Prospective, randomized, double-blind, placebo-controlled evaluation of the Pharmacokinetics, Safety and Efficacy of Recombinant Antithrombin Versus Placebo in Preterm Preeclampsia

Michael J. Paidas, Allan T.N. Tita, George A. Macones, George A. Saade, Richard A. Ehrenkranz, Elizabeth W. Triche, James B. Streisand, Garrett K. Lam, Everett F. Magann, David F. Lewis, Mitchell P. Dombrowski, Erika F. Werner, David W. Branch, Mounira A. Habli, Chad A. Grotegut, Robert M. Silver, Sherri A. Longo, Erol Amon, Kirsten L. Cleary, Helen Y. HowSarah R. Novotny, William A. Grobman, Valerie E. Whiteman, Deborah A. Wing, Christina M. Scifres, Baha M. Sibai

Research output: Contribution to journalArticlepeer-review

1 Scopus citations

Abstract

Background: Despite expectant management, preeclampsia remote from term usually results in preterm delivery. Antithrombin, which displays antiinflammatory and anticoagulant properties, may have a therapeutic role in treating preterm preeclampsia, a disorder characterized by endothelial dysfunction, inflammation, and activation of the coagulation system. Objective: This randomized, placebo-controlled clinical trial aimed to evaluate whether intravenous recombinant human antithrombin could prolong gestation and therefore improve maternal and fetal outcomes. Study Design: We performed a double-blind, placebo-controlled trial at 23 hospitals. Women were eligible if they had a singleton pregnancy, early-onset or superimposed preeclampsia at 23 0/7 to 30 0/7 weeks’ gestation, and planned expectant management. In addition to standard therapy, patients were randomized to receive either recombinant human antithrombin 250 mg loading dose followed by a continuous infusion of 2000 mg per 24 hours or an identical saline infusion until delivery. The primary outcome was days gained from randomization until delivery. The secondary outcome was composite neonatal morbidity score. A total of 120 women were randomized. Results: There was no difference in median gestational age at enrollment (27.3 weeks’ gestation for the recombinant human antithrombin group [range, 23.1–30.0] and 27.6 weeks’ gestation for the placebo group [range, 23.0–30.0]; P=.67). There were no differences in median increase in days gained (5.0 in the recombinant human antithrombin group [range, 0–75] and 6.0 for the placebo group [range, 0–85]; P=.95). There were no differences between groups in composite neonatal morbidity scores or in maternal complications. No safety issues related to recombinant human antithrombin were noted in this study, despite the achievement of supraphysiological antithrombin concentrations. Conclusion: The administration of recombinant human antithrombin in preterm preeclampsia neither prolonged pregnancy nor improved neonatal or maternal outcomes.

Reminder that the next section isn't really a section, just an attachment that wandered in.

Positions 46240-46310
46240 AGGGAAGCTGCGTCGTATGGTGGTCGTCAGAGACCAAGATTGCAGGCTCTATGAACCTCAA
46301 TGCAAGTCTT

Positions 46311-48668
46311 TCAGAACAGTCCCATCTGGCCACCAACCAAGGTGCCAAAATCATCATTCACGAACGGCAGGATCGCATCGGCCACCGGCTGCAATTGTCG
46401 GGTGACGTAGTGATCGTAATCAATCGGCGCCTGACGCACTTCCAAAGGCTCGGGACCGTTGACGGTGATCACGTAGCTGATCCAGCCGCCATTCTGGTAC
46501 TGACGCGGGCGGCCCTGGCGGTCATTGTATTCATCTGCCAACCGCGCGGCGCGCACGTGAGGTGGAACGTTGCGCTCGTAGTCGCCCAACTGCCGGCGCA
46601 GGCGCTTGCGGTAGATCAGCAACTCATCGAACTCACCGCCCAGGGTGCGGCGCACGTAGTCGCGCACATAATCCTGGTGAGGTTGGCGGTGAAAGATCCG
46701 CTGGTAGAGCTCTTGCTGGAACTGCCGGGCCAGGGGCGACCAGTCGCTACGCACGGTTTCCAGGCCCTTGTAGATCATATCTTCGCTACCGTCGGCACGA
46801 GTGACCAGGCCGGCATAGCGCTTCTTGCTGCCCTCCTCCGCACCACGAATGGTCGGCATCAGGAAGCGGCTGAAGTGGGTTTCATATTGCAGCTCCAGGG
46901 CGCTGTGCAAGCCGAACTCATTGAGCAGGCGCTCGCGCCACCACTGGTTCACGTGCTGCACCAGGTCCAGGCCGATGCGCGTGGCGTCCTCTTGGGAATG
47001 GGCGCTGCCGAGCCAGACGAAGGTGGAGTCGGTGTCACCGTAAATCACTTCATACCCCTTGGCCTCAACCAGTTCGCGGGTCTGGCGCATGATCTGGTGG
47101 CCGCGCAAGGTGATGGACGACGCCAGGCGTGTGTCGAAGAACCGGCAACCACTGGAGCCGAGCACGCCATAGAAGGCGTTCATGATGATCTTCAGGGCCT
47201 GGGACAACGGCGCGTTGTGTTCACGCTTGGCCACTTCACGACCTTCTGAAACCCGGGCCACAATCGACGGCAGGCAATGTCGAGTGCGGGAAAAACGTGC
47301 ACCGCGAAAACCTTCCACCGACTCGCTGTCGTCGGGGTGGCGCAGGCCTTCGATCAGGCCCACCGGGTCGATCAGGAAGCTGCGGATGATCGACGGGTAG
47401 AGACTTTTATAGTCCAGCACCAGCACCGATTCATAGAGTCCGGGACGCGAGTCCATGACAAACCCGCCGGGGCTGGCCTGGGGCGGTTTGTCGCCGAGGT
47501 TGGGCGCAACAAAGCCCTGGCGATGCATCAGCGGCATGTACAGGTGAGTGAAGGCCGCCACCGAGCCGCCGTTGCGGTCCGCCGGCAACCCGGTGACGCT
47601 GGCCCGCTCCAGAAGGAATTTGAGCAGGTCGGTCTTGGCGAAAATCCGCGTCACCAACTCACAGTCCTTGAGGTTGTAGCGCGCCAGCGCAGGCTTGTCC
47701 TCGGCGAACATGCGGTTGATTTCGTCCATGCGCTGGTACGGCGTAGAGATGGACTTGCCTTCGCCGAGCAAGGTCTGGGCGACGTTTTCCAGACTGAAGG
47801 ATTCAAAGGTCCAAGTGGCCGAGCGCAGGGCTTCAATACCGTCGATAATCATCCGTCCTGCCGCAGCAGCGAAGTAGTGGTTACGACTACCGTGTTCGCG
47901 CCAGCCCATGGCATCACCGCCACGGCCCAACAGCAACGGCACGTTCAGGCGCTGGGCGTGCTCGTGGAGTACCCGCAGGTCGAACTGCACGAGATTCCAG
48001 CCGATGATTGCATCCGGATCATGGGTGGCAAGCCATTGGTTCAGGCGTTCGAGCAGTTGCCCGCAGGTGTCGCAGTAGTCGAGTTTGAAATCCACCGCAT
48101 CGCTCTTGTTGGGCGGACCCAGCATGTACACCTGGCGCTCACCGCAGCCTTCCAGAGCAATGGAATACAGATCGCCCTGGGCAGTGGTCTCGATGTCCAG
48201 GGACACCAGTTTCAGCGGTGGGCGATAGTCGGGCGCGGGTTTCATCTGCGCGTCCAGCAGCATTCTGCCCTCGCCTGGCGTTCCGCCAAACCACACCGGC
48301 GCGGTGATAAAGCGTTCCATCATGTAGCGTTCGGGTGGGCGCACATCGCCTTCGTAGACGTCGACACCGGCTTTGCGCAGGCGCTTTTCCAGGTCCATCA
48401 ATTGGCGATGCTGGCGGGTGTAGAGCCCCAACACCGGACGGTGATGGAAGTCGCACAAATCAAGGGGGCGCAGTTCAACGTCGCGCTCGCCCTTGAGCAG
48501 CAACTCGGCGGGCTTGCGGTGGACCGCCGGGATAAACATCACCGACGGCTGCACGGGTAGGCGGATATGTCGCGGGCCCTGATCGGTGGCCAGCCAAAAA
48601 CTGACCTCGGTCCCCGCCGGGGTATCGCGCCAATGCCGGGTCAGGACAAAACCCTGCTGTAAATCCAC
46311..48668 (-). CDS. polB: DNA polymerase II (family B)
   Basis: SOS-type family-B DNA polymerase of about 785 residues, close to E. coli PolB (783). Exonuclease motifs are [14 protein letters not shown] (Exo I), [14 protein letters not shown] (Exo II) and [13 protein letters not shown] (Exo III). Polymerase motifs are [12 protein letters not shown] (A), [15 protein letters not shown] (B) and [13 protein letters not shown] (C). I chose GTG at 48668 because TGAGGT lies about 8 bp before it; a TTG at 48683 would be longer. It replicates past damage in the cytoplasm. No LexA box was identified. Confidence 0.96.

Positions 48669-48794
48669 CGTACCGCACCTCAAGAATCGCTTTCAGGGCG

Original languageEnglish (US)
Pages (from-to)739.e1-739.e13
JournalAmerican journal of obstetrics and gynecology
Volume223
Issue number5
DOIs
StatePublished - Nov 2020

Keywords

  • anticoagulation
  • antiinflammatory
  • human
  • hypertension
  • phase III clinical trial
  • pregnancy
  • premature birth
  • prematurity

ASJC Scopus subject areas

  • Obstetrics and Gynecology

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